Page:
Last U.S. mission diocese relies on its many donors to keep things going

| October 10, 2013 | 0 Comments
Raymond Hyslop of the Tanana Traditional Dance Group performs at a reception marking the 50th anniversary of the Diocese of Fairbanks, Alaska, Aug. 12 in Fairbanks. CNS photo

Raymond Hyslop of the Tanana Traditional Dance Group performs at a reception marking the 50th anniversary of the Diocese of Fairbanks, Alaska, Aug. 12 in Fairbanks. CNS photo

Trying to contact a deacon from the Diocese of Fairbanks, Alaska, it’s odd to find him traveling in Iowa. But that’s where Deacon George Bowder was recently, on the road visiting donors and telling the stories of the Alaskan missions around the country.

Deacon Bowder is thanking past donors and raising funds for the largest, geographically speaking, diocese in the country.

The Diocese of Fairbanks is the only diocese in the U.S. that still receives funds from the Pontifical Mission Societies.

From Iowa he went to Buckman, Minn. to visit one of many donors in the state, including more than 600 in the Twin Cities area. The diocese has more than 35,000 donors across the country.

“Once they hear the stories about what the challenges are to bring the Gospel message to this location, people are fascinated with how we accomplish, in partnering with them, so much in these very unique, very challenging, remote, isolated conditions,” Deacon Bowder said. “Just phenomenal things that God does with their help; it’s just fantastic.”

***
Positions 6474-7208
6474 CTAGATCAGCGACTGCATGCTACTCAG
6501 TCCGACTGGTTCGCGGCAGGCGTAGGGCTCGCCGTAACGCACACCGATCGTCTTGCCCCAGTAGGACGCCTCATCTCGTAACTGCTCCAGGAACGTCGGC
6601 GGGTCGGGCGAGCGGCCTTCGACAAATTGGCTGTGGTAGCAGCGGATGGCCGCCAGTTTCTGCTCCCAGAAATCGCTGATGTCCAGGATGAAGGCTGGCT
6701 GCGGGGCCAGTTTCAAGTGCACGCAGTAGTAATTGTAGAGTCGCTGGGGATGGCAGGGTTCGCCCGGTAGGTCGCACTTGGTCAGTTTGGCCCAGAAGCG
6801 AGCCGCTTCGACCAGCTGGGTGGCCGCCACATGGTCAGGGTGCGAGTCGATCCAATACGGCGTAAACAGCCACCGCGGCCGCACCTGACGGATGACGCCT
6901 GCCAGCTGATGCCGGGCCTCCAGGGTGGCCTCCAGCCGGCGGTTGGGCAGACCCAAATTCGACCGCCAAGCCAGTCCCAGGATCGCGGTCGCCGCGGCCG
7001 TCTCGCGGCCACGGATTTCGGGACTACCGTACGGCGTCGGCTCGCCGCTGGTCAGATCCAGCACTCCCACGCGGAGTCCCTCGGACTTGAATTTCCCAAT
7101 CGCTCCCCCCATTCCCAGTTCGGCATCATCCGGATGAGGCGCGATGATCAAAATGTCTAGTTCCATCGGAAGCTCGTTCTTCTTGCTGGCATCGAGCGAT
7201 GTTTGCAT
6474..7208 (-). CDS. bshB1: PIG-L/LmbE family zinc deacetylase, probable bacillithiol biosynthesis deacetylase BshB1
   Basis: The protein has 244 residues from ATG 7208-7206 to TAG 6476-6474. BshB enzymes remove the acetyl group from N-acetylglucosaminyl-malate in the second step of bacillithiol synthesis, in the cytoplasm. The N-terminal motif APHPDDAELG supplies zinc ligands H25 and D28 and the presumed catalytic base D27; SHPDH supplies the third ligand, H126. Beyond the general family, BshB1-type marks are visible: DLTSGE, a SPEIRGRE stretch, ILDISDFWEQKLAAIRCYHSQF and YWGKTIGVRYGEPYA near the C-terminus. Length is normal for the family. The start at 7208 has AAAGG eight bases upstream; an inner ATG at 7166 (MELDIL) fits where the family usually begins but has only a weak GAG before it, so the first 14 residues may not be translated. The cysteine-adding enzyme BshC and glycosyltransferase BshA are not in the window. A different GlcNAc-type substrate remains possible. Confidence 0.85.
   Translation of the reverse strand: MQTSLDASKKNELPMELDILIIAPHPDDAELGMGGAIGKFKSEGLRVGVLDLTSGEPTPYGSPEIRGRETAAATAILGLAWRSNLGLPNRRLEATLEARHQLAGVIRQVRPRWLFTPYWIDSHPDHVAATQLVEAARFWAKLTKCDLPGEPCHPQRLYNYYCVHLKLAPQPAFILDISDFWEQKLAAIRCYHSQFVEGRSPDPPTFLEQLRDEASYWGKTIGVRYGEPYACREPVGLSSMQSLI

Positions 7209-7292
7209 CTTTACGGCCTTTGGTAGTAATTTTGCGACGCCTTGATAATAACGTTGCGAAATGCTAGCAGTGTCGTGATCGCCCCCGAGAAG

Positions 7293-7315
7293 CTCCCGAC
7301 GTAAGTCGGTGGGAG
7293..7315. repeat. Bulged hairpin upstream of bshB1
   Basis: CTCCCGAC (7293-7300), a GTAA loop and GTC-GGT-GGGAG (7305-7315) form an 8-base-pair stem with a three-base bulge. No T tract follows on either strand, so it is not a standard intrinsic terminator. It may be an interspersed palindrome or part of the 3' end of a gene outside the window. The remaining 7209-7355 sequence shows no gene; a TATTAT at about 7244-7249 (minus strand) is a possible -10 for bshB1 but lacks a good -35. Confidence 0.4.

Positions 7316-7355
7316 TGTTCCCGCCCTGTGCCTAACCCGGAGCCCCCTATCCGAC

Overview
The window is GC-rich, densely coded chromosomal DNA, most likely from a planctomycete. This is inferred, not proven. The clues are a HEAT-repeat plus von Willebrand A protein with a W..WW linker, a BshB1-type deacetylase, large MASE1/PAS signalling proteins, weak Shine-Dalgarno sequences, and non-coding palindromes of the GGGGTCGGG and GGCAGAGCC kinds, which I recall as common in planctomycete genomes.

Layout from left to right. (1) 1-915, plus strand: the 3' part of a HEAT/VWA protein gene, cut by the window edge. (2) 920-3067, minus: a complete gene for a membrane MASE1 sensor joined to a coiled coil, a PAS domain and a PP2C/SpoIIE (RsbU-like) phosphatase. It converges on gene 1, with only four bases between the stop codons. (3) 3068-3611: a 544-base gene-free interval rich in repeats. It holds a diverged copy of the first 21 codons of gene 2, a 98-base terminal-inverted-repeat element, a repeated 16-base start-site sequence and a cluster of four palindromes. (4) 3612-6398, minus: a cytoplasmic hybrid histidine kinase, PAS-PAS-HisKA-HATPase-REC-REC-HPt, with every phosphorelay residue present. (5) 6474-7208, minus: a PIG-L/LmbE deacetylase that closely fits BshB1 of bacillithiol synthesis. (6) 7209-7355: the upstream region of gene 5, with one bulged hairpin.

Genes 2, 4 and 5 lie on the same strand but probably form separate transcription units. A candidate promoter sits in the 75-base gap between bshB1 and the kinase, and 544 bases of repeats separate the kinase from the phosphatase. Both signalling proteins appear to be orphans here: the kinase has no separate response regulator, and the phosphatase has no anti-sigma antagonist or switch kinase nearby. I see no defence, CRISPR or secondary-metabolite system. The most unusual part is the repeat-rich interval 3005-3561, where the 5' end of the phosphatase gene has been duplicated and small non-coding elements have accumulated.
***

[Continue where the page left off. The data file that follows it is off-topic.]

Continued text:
The diocese’s 18 priests serve 46 parishes, most of them mission parishes serving the Inupiat and Yupik Eskimos and the Athabaskan Indians.

There are only four pastors with a single parish, Sacred Heart Cathedral, Immaculate Conception Historic parish in downtown Fairbanks, Immaculate Conception in Bethel and St. Nicholas in North Pole. Most have a parish and then cover a mission that can be up to 100 miles away.

Funds from the Pontifical Mission Societies are used to assist those villages that are most needy with supplies such as fuel oil and food for the winter, according to Deacon Bowder, former director of finance for the diocese. The most needy parishes right now are along the Yukon River in the interior of the diocese, he said.

The diocese covers more than 1,000 miles east to west and 1,000 miles north to south, and because the area they cover is so vast, flying is a must.

“We have one retired priest and a deacon who fly our only small 172 aircraft, otherwise our priests, deacons, brothers, sisters and lay pastoral administrators fly on small planes of local scheduled airlines,” Deacon Bowder said.

The diocese is always looking for priests and deacons to assist in the diocese, he said, but they ask them to make a three-year or more commitment in order to make a connection with the people. “It’s a challenge and an adventure,” he said.

And there are challenges, he says. Because of the extreme weather conditions, especially in the western part of the state, travel plans often change. A trip can take several extra days because conditions are dangerous for flying.

The northernmost parish, St. Patrick in Barrrow, has 24 hours of darkness from mid-November to mid-February. “It’s like going to another world,” Deacon Bowder said.

Challenges aside, Deacon Bowder’s goal is to, “tell people about the stories of the missions and the diocese, the special blessings we have and how God is with us.”

 

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Category: World Mission Sunday